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Guidelines 04/2021 on Codes of Conduct as tools for transfers

​published on 23 March 2022 | reading time approx. 5 minutes

On 22 February 2022, the European Data Protection Board adopted version 2.0 of its Guidelines 04/2021 on Codes of Conduct as tools for transfers.

The need to adopt an harmonized European framework on codes of conduct as tools for transfers comes from their increasing relevance as means to demonstrate the accountability and as an appropriate safeguard for transfers of personal data.

The GDPR provides that “any transfers of personal data to third countries or international organisations shall take place only if the conditions laid down in this Regulation under articles 44 and follows of the GDPR are complied with by the controller and processor”. In the absence of an adequacy decision, a controller or a processor may transfer personal data to a third country or an international organisation only if there are appropriate safeguards.

Under article 46, paragraph 2, of GDPR, among the appropriate safeguards which do not require any specific authorisation from a supervisory authority there is also according to letter e) “an approved code of conduct pursuant to Article 40 together with binding and enforceable commitments of the controller or processor in the third country to apply the appropriate safeguards, including as regards data subjects' rights”.

In fact under article 40, paragraph 3, of GDPR a “code of conduct approved and having general validity pursuant to paragraph 9 of this Article may also be adhered to by controllers or processors that are not subject to this Regulation pursuant to Article 3 in order to provide appropriate safeguards within the framework of personal data transfers to third countries or international organisations”. 

To this aim, such controllers/processors shall make binding and enforceable commitments, i.e. using a contract or other legally binding instruments, wherewith there are able to demonstrate the binding and enforceable nature in accordance with EU and to be binding and enforceable by data subjects as third-party beneficiaries.

These guidelines complement the EDPB Guidelines 1/2019 on “codes of Conduct and Monitoring Bodies under Regulation 2016/679” and provide practical guidance on the content of such codes of conduct, their adoption process with flow charts and the actors involved.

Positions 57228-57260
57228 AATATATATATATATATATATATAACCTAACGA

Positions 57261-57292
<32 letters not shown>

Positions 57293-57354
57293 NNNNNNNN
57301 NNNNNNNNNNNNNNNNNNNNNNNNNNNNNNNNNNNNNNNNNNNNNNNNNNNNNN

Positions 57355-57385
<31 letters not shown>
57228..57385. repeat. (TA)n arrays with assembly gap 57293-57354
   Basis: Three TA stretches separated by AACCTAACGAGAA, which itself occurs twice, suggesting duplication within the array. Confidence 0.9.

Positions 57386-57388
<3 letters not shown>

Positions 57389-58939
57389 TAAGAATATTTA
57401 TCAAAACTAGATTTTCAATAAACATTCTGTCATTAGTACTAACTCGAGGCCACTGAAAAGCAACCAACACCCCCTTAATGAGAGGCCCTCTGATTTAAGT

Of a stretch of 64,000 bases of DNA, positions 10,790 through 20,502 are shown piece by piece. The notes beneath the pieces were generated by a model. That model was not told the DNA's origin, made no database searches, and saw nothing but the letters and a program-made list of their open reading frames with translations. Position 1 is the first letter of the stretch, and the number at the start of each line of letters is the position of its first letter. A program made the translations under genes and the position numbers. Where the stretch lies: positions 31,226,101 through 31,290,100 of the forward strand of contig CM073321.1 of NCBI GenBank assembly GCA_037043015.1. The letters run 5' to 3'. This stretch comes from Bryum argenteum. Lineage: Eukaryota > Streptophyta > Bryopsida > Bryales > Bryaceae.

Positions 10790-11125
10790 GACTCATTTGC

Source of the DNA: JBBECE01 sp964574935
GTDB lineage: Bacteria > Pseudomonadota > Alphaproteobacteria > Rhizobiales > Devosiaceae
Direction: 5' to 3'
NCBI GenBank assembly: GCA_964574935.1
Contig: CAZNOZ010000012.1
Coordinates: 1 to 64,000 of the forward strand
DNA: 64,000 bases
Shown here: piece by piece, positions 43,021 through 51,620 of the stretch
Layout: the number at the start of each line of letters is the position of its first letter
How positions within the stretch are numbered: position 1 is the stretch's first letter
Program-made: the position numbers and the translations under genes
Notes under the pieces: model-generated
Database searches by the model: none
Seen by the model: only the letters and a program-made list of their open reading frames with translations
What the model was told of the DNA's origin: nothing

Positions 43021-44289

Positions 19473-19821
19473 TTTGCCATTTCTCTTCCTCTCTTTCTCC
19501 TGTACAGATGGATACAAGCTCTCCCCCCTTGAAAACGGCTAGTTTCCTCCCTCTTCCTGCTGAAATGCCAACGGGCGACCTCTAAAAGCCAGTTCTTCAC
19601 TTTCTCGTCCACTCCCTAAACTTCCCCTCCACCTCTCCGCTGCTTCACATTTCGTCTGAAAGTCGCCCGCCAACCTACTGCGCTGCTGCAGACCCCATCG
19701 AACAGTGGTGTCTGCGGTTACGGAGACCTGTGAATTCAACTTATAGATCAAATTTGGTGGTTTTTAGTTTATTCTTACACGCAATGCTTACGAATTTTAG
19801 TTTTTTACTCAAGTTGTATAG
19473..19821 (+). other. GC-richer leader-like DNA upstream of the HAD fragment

The actors involved for the setting up of a code of conduct to be used as a tool of transfers and their role are as follows:
  • A Code Owner;
  • A Monitoring Body;
  • Supervisory Authority (“SA”);
  • EDPB;
  • European Commission.

The code owner is the entity, a group of companies, association/federation representing categories of controllers/processors involved in the same sector or other body that will prepare a code of conduct or amend an approved “GDPR code” for using it as a tool for transfers and submit it to the competent SA for approval.

Under article 41 of GDPR, code member identifies a monitoring body as part of a code. The role of a monitoring body is to monitor the compliance of a third country code member with the rules set out in the code. It could be located inside or also outside of the EEA with an establishment in the EEA. 
A monitoring body in the EEA may subcontract its activities to an external entity outside the EEA, acting on its behalf at certain conditions (i.e. such entity maintains the same competence and expertise required as well as by the accreditation requirements, and that the EEA monitoring body is able to ensure effective control).

However, recourse to subcontracting does not result in the delegation of responsibilities. The monitoring body provides a clause in the contract with the purpose of binding the subcontractors to the confidentiality of data.

Furthermore, the role of the competent SA will be to approve the draft code of conduct or amendments to it for using it as a tool for transfers and to accredit the monitoring body identified as part of the code of conduct.